The chrome work around the outside really helps bring out the personality of the car, the grille being the centre piece. The T-bolts holding the chrome pieces at the end points were so rusted that they were no longer usable so I had to make them up by welding little bolts to pieces of drilled metal plates. There are also 2 hooks on the side of the grilles next to the headlights which pull the grille flush, one of these was missing and the other was broken so more fabrication. The spares car is a 74 model so I couldn't raid that for these parts, looking at the parts in the different year models I came to the conclusion that for the later year models they've done things to make assembling the cars quicker but not necessarily making them stronger and longer lasting.
Then I started on the doors which actually have a fair fews things on them which need to be adjusted properly. Up to now I've had this big box of all the window winder pieces, locks, door handles and quarter windows sitting in the corner of the garage and finally I've got to the stage of looking at all these pieces and trying to make some sense out of them. The previous owner of the car took it apart to restore it and that's how I got it 12 years ago and now it's all coming back together, I'm so thankful of the PO who sold me the parts car as well, so I have not only spares but also a reference to work with. This was invaluable with the doors because there is a lot going on.
I started with the passenger door, mounted everything on it before mounting it on the hinges, but for the second one I put the empty door on the hinges first and then added things as that made it easier to first adjust the position of the door before all the other things go in. The window winder mechanism has a lot of adjustment points and took some fiddling to get the window to go up smoothly and stop at the right height, I should've read all the books before I started but eventually I got the passenger-side door closing and the window winder working.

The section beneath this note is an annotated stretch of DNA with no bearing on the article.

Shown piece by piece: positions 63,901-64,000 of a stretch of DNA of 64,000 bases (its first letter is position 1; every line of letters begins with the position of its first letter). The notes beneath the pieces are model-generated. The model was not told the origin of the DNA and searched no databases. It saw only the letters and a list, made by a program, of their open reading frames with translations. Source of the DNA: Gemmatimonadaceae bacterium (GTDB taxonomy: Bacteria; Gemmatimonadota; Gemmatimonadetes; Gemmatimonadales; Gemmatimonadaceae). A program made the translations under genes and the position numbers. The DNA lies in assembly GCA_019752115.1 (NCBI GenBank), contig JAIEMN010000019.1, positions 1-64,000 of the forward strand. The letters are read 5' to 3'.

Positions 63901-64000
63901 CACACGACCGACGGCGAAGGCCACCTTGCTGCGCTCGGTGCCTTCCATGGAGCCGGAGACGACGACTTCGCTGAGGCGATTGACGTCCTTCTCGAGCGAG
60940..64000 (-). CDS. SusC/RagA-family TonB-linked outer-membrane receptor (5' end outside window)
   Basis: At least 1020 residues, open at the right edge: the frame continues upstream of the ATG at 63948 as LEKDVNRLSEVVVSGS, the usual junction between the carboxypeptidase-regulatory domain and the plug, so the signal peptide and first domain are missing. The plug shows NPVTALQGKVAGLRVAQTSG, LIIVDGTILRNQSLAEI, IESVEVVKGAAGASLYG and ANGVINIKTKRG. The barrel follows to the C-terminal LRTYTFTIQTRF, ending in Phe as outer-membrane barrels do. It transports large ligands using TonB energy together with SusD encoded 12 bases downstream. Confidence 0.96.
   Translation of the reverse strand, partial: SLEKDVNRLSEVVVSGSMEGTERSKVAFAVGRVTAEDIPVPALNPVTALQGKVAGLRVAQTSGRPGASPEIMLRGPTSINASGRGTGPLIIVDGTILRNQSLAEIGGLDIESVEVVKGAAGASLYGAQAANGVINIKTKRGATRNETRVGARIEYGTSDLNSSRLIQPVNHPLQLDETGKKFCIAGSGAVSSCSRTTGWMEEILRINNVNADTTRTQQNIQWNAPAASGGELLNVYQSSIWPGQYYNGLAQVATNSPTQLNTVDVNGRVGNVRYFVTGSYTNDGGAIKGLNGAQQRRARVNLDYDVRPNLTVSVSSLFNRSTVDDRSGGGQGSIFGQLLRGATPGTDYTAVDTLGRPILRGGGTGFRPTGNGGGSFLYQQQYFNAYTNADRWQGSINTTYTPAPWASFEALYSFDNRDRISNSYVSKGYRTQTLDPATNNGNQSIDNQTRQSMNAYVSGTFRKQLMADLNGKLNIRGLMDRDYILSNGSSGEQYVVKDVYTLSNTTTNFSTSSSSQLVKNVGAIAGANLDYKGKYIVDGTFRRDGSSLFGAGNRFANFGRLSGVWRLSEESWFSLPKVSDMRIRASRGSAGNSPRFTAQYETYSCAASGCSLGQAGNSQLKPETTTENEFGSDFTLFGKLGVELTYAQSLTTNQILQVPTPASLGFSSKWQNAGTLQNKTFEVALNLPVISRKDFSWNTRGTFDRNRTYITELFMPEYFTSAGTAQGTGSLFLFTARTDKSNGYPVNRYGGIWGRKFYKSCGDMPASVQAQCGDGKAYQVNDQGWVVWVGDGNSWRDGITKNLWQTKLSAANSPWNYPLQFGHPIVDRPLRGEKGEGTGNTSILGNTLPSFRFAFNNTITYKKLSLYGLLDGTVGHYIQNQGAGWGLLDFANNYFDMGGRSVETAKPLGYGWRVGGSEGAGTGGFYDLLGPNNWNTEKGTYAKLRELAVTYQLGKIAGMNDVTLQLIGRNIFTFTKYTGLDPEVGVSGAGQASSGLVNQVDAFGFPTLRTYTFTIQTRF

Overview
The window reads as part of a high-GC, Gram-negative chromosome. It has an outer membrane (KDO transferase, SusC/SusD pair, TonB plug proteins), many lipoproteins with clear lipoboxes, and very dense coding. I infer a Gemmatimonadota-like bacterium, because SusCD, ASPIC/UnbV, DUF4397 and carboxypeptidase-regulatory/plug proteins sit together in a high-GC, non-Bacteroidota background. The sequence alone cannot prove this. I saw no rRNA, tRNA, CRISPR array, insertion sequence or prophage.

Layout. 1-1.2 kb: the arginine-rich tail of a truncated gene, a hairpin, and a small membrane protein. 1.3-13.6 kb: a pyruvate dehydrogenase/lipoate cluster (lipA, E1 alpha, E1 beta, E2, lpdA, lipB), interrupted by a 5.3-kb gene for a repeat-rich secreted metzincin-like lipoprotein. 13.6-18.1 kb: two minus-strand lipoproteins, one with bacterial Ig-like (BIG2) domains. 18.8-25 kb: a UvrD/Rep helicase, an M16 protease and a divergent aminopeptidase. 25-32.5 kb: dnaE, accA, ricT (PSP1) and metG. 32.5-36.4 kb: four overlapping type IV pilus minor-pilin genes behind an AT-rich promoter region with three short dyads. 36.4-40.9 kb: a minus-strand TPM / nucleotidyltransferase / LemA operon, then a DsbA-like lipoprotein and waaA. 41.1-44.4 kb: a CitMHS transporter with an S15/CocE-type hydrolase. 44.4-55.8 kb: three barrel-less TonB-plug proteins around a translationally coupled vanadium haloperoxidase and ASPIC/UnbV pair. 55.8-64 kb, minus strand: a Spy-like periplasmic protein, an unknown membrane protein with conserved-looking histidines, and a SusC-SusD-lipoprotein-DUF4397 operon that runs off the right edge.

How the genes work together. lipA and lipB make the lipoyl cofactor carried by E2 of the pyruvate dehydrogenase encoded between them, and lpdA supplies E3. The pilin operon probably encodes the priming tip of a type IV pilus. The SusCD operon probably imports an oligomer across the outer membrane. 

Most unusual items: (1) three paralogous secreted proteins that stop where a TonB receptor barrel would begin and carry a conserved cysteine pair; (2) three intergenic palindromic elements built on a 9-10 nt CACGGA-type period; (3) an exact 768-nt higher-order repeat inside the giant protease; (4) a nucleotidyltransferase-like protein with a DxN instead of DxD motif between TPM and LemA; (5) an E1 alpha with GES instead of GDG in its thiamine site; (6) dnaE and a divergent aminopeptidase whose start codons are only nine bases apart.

Thinking now that I'd done one, the second one should be easier but it wasn't to be. After mounting the driver door it became clear that no matter how I adjusted the door hinges, the door would not open properly because its edge would collide with the edge of front side panel. I was getting so frustrated that I was considering sanding down the edges of the front panel, luckily I didn't do that as I noticed that the edges were folded over and sanding them would open them up. I had a closer look at the passenger door and noticed that the door was about 1-2mm in from where the front side panel was and this allowed it to slip past the edge as the door was opened. Somehow the driver door hinge mounts had deformed over the years and the door was flush with the side panel and as soon as I tried opening it, it would collide with the side panel and not open.
First thing I tried was undoing the bolts for the side panel to see if I could make it sit a mm or two out, but there didn't seem to be anyway to adjust things there so the next idea was to insert some shims between the hinges and the door mounts which would make the door sit in a bit. I used 3mm pieces of aluminium with holes drilled for the mounting bolts. This worked great and the door opened and closed properly but not before I had chipped a fair bit of the paint off the various edges and corners, so out came the brush and the touch up paint.
I missing one of the door mouldings so I have to see if I can buy one locally, or I might have to go with the stick-on stuff, wonder how noticeable it would be to have different body moulding on the two sides of the car?
There are still lots of things to do on the car but they are getting held up by the headlining. The headlining was unusable out of both cars so I am going down the path of making my own one! The material has been ordered but has been delayed because of all the lockdowns, might be a good time to get the sewing machine working.